Important Receptors Discovered Related to Morphine Use

Posted on April 13th, 2012
Posted in Articles

Those who experience severe acute pain or chronic pain often rely on the use of painkillers to improve their quality of life. For some with chronic pain, they may use pain medication on an ongoing basis, balanced with a concern that with some types of painkillers, addiction is a risk.

Researchers from the University of Colorado-Boulder have discovered that there are two key receptors in the central nervous system that work together to react to the introduction of morphine. The result is neuroinflammation, an unwanted condition. The findings of the study could aid in the improvement of the painkiller morphine to make it more effective, and could also help reduce its addictive risks.

Previous research has helped scientist to develop knowledge about the protein receptor known as toll-like receptor 4, called TLR4, explains CU-Boulder Assistant Professor Hang Yin, of the chemistry and biochemistry department. Professor Yin led the study. TLR4 is useful in activating inflammation-signaling pathways in order to recognize and reject foreign items like certain bacteria.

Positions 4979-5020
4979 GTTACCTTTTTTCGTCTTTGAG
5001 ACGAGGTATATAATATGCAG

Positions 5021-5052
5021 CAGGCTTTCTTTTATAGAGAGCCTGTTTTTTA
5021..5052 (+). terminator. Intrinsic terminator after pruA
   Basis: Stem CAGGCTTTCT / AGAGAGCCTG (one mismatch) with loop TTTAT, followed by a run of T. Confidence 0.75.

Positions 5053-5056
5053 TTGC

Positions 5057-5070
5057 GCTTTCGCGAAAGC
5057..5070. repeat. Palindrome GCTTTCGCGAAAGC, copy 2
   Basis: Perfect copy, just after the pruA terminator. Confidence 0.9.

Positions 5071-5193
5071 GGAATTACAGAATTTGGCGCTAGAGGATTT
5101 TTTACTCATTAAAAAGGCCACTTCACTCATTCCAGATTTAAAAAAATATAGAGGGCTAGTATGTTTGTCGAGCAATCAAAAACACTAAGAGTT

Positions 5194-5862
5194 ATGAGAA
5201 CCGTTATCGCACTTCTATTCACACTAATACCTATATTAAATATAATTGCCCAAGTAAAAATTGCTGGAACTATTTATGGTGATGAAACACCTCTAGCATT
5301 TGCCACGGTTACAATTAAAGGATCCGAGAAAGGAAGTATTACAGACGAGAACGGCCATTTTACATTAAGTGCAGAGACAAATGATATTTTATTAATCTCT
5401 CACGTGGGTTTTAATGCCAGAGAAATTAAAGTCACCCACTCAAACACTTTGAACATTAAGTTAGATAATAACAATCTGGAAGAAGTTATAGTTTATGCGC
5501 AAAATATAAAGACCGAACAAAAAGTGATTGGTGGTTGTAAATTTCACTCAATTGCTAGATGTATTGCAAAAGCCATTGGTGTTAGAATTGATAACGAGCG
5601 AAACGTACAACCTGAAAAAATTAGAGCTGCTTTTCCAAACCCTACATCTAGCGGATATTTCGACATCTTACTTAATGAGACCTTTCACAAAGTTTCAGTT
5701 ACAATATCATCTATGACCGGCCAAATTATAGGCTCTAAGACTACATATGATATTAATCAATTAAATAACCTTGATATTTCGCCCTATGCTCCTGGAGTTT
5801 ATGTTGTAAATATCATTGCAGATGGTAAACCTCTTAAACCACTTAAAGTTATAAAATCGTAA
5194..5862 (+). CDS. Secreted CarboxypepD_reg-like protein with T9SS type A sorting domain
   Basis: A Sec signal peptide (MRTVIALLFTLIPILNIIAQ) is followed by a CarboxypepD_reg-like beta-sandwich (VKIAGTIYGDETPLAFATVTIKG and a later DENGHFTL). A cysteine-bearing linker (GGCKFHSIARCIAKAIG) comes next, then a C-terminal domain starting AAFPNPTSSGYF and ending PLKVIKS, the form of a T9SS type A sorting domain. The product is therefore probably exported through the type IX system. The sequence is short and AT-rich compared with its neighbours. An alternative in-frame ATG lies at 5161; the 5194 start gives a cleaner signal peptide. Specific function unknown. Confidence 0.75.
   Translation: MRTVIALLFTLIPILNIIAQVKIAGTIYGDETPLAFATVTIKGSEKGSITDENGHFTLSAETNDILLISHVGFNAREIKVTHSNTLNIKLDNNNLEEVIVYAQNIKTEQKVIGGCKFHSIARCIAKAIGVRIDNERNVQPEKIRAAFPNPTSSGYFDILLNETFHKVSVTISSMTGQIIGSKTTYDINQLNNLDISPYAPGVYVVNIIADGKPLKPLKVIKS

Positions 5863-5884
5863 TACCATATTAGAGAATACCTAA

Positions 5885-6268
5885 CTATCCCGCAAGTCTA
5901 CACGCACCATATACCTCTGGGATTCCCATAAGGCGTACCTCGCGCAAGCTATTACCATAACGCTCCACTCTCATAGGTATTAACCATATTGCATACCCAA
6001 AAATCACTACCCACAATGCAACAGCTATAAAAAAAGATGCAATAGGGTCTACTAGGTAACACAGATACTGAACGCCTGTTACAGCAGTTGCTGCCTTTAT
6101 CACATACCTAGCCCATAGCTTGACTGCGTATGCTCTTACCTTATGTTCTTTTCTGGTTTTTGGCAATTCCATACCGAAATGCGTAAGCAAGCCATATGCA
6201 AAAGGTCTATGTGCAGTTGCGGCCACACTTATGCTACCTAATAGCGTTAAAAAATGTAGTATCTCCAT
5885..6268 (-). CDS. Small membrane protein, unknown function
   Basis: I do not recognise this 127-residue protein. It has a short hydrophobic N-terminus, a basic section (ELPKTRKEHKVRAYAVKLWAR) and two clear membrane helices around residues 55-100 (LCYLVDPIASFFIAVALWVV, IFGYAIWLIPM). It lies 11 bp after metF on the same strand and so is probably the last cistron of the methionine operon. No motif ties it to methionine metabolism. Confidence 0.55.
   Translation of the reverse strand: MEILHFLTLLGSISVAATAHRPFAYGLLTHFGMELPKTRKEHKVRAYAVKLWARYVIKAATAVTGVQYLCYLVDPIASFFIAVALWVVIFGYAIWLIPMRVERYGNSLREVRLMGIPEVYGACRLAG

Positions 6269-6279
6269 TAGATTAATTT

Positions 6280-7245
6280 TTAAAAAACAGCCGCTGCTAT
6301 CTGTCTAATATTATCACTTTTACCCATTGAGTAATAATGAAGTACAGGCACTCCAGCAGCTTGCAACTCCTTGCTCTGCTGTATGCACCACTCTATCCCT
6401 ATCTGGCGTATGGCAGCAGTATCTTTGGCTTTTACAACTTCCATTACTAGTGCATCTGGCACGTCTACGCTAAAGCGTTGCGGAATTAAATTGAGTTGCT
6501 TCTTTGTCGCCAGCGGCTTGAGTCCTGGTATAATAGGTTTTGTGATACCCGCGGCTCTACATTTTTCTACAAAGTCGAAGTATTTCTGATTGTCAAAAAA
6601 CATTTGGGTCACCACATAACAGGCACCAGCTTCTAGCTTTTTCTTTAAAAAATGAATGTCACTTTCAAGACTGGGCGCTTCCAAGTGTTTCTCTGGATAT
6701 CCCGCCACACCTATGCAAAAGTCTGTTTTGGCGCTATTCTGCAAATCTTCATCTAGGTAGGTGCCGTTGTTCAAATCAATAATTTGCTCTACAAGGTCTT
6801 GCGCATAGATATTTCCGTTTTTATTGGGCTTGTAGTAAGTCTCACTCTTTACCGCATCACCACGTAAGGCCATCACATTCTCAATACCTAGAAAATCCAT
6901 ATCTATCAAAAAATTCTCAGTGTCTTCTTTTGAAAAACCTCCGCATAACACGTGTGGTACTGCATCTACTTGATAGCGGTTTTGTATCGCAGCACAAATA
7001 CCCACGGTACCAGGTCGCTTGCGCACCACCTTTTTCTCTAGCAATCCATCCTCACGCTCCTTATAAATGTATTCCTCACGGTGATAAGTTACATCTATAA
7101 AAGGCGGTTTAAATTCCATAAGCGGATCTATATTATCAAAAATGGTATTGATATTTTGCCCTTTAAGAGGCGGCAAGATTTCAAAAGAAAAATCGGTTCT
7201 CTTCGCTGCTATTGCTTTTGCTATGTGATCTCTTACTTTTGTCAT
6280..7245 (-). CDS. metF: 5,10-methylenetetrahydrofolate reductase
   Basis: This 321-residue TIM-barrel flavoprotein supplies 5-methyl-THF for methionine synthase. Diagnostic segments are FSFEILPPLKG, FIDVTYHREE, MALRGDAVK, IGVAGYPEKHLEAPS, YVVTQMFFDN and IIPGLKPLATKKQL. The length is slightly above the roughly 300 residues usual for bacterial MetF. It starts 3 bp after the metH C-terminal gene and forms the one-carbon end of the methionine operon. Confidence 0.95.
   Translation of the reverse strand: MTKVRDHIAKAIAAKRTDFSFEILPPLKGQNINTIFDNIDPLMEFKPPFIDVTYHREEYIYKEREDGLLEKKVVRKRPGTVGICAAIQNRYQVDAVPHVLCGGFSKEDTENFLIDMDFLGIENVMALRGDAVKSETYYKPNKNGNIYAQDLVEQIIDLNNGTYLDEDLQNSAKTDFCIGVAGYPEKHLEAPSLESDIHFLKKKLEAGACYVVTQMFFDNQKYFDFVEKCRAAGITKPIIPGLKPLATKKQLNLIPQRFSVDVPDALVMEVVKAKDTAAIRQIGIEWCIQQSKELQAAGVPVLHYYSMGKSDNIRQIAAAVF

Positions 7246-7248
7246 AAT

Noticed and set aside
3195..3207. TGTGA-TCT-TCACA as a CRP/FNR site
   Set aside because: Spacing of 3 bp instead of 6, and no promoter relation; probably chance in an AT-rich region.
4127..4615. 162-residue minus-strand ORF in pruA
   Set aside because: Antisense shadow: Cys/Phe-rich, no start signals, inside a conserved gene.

The current study shows that morphine also triggers this type of neuroinflammation, by first binding to a different receptor that works together with TLR4 in order to respond to morphine in the central nervous system.

The findings from the study may be helpful in researching the development of new drugs that can increase the effectiveness of painkillers like morphine, but also may help scientists activate the receptors in a way that does not lend itself to drug addiction.

The capability could help in the improvement of not only morphine, but also methamphetamines, cocaine, and may even be extended to alcohol. Knowledge of the receptors could help decrease side effects in medications as well, such as dependence, tolerance and addiction.

Yin explains that while inflammation is part of the natural process of the body, initiated in order to ward off infection, an excessive amount of inflammation is not desirable. Yin hopes that the discovery of the receptors may help scientists further understand morphine-related inflammation and help lead to the improvement of morphine with reduced side effects.

Chronic pain is experienced by millions of Americans, and for some the problems are debilitating. Pain patients are sometimes unable to perform simple tasks, such as getting themselves dressed. This type of pain is distinct from pain resulting from injury, which generally disappears after recovery.

Chronic pain often affects those who endure ongoing pain due to a chronic disease, such as cancer or AIDS. The researchers hope that with the discovery of ways to potentially improve pain medicine, they can improve the quality of life for those who suffer daily with pain.

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